Coe would describe the Kid this way:  “He was about seventeen, but looked 14, 5′ 8″, weight 138 lbs. and stood straight as an Indian, as fine looking a lad as ever I met. He was a lady’s man and the Mexican girls were all crazy about him. He spoke Spanish quite well.” He was also a fine dancer, he could do all of the currently popular steps, especially the Irish Jig and the Spanish Fandango, at which the Kid excelled. He had a beautiful tenor voice and loved to sing, too. “He was a wonder, you would have been proud to know him.” ~ Frank Coe
To Hispanics, wherever he went, he was immediately welcomed into their homes and communities because he spoke Spanish flawlessly, always treated  them as equals, and showed the proper respect to their parents and young girls, as dictated by their culture. He dressed the part too, normally wearing a Mexican sombrero and moccasins. To them, he wasn’t just Irish, he was also one of them as well. Henry McCarty wasn’t just a hyphenated Irish-American, he was, by word and deed, a tri-hyphenated Irish-Hispanic-American.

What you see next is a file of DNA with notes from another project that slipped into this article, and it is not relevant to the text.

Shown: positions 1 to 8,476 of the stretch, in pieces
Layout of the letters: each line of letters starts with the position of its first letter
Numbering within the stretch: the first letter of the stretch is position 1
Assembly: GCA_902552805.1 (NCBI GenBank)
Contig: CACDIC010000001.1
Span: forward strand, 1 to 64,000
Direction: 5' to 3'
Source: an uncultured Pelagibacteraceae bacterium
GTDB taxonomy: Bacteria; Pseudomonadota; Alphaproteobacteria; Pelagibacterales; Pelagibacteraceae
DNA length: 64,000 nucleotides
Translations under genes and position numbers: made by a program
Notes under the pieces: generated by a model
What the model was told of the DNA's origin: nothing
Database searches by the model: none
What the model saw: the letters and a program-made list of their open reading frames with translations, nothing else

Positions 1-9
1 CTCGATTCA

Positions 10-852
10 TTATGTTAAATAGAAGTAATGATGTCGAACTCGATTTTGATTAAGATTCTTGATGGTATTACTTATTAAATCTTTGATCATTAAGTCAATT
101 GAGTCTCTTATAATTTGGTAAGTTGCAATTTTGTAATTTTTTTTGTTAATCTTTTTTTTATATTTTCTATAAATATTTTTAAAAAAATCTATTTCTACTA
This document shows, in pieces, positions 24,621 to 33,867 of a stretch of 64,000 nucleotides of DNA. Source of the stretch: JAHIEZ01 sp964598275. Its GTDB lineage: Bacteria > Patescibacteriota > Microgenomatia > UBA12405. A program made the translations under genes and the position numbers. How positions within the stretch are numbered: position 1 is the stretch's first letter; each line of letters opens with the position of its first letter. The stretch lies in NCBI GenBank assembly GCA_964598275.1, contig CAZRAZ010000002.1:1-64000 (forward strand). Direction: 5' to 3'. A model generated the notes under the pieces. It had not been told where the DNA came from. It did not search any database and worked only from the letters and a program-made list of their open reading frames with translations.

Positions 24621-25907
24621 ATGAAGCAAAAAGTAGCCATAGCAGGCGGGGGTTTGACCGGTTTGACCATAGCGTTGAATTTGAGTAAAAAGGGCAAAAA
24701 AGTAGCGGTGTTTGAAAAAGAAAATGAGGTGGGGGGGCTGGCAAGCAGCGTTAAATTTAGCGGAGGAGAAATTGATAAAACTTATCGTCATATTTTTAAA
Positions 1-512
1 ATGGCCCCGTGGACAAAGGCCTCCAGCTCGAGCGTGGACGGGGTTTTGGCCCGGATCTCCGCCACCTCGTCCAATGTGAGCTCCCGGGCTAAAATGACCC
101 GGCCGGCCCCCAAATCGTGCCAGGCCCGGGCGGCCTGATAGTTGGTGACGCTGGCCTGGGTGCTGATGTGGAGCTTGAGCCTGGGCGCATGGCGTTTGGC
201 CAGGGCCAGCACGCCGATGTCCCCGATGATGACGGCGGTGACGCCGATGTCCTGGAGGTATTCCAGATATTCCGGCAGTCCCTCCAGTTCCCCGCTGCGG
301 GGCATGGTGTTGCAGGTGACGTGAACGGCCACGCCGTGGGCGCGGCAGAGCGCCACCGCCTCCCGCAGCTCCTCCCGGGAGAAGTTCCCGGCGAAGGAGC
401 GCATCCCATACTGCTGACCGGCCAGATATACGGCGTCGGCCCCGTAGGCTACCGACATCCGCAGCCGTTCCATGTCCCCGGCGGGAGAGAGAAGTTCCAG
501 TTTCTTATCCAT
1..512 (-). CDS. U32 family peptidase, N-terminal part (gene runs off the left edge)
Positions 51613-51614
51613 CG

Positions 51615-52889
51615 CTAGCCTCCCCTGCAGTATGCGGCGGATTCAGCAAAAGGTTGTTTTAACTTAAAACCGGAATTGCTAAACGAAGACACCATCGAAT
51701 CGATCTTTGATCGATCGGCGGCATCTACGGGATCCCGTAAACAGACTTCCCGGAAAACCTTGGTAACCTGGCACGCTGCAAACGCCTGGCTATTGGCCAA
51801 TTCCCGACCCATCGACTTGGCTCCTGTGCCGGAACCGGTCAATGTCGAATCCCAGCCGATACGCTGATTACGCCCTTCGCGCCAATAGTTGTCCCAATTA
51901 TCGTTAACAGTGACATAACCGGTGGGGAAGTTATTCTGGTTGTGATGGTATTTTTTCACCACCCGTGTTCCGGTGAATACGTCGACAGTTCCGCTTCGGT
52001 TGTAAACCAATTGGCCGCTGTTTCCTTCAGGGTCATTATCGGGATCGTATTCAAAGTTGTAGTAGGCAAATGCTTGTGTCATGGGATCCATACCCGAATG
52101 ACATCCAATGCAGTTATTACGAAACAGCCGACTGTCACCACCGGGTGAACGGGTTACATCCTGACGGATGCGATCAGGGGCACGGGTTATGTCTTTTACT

“Billy was an expert at most Western sport, with the exception of drinking. He was a handsome youth with a smooth face, wavy brown hair, an athletic and symmetrical figure, and clear blue eyes that could look one through and through. Unless angry, he always seemed to have a pleasant expression with a ready smile. His head was well shaped, his features regular, his nose aquiline, his most noticeable characteristic a slight projection of his upper front teeth. He spoke Spanish like a native, and although only a beardless boy, was nevertheless a natural leader of men. With his poise, iron nerve, and all-round efficiency properly applied, the Kid could have made a success anywhere.”  ~ Dr. Henry Hoyt   
Again and again, ordinary people protected the Kid because they liked him.
Even Lew Wallace, the governor of the territory and author of Ben-Hur, had this to say about him: ”A precious specimen named ‘The Kid,’ whom the sheriff is holding here in the Plaza, as it is called, is an object of tender regard. I heard singing and music the other night; going to the door, I found the minstrels of the village actually serenading the fellow in his prison.” ~ Gov. Lew Wallace, in a letter to Secretary of the Interior Carl Schurz, March 31, 1879
In fact, Wallace offered to pardon the Kid if he testified against others in his gang, and then (as historical records show), he failed to follow through after the Kid apparently held up his end of the deal. Billy was known as a murderer, a horse thief and a cattle rustler, all equally deserving of disapprobation by Old West standards, yet his testimony helped prosecutors charge 50 others with murder and other crimes. No evidence has ever surfaced to explain why the Kid never got his pardon.